Chocolate viscosity

With Easter upon us, many of us enjoy eating the associated chocolate eggs. It’s often easy to overlook the numerous steps between cacao harvesting, transporting, processing, and ultimately enjoying the taste of the final chocolate confection. As PTG/e, we’ve provided support in one of those many steps, related to the manufacturing process of chocolate products.

One of our customers approached us for viscosity measurements on raw cacao, an intermediate product in the chocolate production process. The viscosity data was required for the pump design needed to transport the cacao through pipes from one vessel to another. To correctly size such a pump, it is important to know what the viscosity of the material is, and particularly what the range of viscosities could be at different pumping speeds and temperatures.

Therefore, we used our TA Instruments DHR-2 rheometer, equipped with a Peltier heating system, with a 60 mm parallel plate configuration. We measured the viscosity of the raw cacao over a wide range of shear rates (simulating different pumping speeds), and at different temperatures as well. An example of such a flow sweep measurement performed at 90 °C is shown in the plot below.

While at low shear rates the raw cacao has a more or less constant viscosity, it can clearly be seen that the viscosity decreases dramatically at increased shear rates. This kind of material behavior is usually referred to as ‘shear thinning’, where the viscosity decreases as the flow increases and a certain yield stress is overcome. You could compare this behavior to peanut butter, which does not flow if you tilt the jar upside down, but spreads easily once you start smearing it on a sandwich. Such information on the shear thinning behavior of any material can be very useful in process design, because less energy is needed to pump a lower viscous material of course.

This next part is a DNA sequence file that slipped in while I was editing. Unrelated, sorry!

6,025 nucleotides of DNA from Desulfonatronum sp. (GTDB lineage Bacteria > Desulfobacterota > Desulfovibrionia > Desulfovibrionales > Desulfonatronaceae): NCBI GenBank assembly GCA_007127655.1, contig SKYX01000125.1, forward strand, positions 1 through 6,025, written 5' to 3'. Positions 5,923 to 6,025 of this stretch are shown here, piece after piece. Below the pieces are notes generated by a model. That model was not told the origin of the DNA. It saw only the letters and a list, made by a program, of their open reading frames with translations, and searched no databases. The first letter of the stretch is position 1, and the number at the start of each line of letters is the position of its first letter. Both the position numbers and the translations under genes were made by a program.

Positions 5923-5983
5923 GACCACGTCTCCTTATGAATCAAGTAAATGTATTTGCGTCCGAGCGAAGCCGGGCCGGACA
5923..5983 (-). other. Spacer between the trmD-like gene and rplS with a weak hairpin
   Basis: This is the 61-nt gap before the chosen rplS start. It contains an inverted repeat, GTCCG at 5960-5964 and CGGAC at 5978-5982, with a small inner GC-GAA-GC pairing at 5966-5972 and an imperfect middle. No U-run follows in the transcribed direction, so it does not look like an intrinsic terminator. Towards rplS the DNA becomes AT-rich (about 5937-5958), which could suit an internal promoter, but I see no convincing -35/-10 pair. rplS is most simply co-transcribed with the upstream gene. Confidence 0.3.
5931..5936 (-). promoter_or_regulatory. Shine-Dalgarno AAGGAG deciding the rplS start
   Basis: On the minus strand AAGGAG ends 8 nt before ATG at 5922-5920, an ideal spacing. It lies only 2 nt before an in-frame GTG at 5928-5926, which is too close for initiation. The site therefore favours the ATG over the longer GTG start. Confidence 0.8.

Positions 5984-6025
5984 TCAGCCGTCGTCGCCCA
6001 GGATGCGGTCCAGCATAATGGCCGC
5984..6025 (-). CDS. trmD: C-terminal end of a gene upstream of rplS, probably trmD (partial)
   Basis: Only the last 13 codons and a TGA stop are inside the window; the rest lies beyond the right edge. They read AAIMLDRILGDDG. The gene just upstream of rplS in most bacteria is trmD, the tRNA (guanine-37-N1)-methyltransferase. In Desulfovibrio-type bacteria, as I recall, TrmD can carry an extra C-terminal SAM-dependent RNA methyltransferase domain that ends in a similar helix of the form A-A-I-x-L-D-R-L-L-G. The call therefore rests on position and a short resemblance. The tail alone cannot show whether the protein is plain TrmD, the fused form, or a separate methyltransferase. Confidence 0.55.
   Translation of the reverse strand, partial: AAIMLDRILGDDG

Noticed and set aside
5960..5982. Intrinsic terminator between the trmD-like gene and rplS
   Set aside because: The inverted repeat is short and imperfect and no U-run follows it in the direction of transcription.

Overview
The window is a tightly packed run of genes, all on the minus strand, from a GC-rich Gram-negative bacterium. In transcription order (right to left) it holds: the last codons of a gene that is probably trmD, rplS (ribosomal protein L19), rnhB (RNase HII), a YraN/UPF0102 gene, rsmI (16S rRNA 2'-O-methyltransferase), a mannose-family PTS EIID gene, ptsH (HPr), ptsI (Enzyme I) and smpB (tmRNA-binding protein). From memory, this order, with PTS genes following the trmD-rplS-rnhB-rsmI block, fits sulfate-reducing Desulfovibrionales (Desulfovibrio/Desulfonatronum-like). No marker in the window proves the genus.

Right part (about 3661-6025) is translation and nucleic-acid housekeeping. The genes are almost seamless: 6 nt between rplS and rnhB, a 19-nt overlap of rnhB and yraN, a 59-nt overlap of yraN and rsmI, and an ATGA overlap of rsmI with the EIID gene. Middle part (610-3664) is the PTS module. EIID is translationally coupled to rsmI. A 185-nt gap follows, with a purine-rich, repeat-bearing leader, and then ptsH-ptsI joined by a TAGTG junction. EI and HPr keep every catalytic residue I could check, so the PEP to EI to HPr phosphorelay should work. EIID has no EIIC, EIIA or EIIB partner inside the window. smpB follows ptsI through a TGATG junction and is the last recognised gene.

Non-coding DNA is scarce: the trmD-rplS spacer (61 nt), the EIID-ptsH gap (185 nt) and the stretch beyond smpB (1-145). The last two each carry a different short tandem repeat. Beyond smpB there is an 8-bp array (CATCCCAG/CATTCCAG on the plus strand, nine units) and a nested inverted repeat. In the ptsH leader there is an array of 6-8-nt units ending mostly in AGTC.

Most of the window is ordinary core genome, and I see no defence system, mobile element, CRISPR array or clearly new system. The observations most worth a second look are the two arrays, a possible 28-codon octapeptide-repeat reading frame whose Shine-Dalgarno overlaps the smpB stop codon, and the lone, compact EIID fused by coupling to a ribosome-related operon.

With all the viscosity data we collected under various circumstances, our customer could complete his pump design and thus satisfy their customer needs.

Besides raw cacao, we have had the pleasure of measuring a wide variety of foodstuffs, such as fruit juices, bread paste and pesto. Similarly, we have had the (arguable) pleasure of measuring cattle feed ingredients as well as filtered sewer sludge. Most importantly in all cases, we were able to provide our customers with useful viscosity data in order to aid in their process design.

Interested in viscosity measurements of your fluids? Please contact us at, we will be glad to discuss the possibilities.

Happy Easter!